Since 1959 to today Italjet has developed more than 150 different innovated models of motorcycles and motorbikes designed with an entrepreneurial enthusiasm that remained unchanged from the foundation to the third generation currently working to strengthen the national and international image of the company.
The same property united and led for over forty years by the family Tartarini, consistent in giving continuity and development to its innovative philosophy that today characterizes loud and clear, the company and the brand Italjet in Italy and in the world.
The result of this philosophy is simple: innovate, anticipate the tastes and fashions, to stay ahead, one step ahead of others.
“It ‘a way of thinking that comes from competitions, where you have to be determined to achieve your goals, always anticipating the opponents,” says the founder Leopoldo Tartarini.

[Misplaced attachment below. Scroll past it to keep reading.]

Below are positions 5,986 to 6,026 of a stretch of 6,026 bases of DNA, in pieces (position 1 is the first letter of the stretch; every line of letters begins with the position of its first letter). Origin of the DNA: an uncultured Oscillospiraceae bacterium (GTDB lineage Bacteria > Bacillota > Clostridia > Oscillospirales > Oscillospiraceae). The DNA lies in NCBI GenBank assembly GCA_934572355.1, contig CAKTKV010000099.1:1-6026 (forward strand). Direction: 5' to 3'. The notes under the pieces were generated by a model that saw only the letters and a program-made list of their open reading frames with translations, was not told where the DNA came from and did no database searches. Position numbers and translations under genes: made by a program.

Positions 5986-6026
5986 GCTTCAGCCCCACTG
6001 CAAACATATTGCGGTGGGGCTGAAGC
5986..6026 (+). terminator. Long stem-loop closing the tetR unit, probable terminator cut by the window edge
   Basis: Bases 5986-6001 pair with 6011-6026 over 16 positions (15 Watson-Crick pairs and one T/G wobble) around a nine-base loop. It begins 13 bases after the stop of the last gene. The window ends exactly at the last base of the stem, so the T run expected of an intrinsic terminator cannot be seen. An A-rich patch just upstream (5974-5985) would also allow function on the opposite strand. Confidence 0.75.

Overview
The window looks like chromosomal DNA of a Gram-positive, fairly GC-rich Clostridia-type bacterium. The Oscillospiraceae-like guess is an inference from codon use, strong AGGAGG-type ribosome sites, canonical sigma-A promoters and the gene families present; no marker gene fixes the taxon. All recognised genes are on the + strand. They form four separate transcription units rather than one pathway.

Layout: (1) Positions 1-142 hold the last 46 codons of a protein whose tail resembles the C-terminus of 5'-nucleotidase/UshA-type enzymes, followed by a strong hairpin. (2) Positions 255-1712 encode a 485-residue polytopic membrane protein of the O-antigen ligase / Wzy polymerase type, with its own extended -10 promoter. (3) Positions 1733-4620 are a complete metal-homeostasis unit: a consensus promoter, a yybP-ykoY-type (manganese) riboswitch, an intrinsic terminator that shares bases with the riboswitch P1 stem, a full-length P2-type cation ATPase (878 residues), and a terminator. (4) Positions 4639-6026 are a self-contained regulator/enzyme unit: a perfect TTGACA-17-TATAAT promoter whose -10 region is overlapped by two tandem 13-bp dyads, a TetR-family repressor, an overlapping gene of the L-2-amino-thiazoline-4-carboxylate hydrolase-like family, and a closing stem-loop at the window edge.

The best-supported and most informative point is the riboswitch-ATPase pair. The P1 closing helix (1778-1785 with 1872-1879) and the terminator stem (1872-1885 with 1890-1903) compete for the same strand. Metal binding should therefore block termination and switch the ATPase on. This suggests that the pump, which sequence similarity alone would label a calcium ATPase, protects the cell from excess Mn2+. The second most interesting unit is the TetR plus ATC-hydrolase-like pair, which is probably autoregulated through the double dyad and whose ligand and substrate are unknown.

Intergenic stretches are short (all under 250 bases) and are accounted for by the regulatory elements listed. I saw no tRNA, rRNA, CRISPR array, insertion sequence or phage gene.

This determination combined with endless enthusiasm and passion for all that is motorcycles and engines was transmitted to children not only through the chromosomes but making her breathe day after day and to cultivate it with the example and the memory of the great sporting achievements made.
To name a few: victory in the Milan-Taranto in 1953, around the world in 1954 (five continents, 42 countries in 13 months), the three world records with Cyclecar at Monza in 1969.
On 14 February 1980 comes the recognition that alone is worth a career.
The design department of the Museum of MODERN ART NEW YORK, the prestigious MOMA, tells Leopoldo Tartarini the decision to exhibit in the permanent collection of the Pack 2. It’s the only motorized vehicle with two wheels housed in the museum.
But, in 1998 when the Guggenheim Museum in New York decided to select a few examples of motorcycles and scooters assigns the only award sole scooter which is then exposed: the Formula 50 Liquid-cooled and already nominated four times of the scooter ‘ year in Germany, Spain and Italy twice.
In 2000 it was the turn of Velocifero.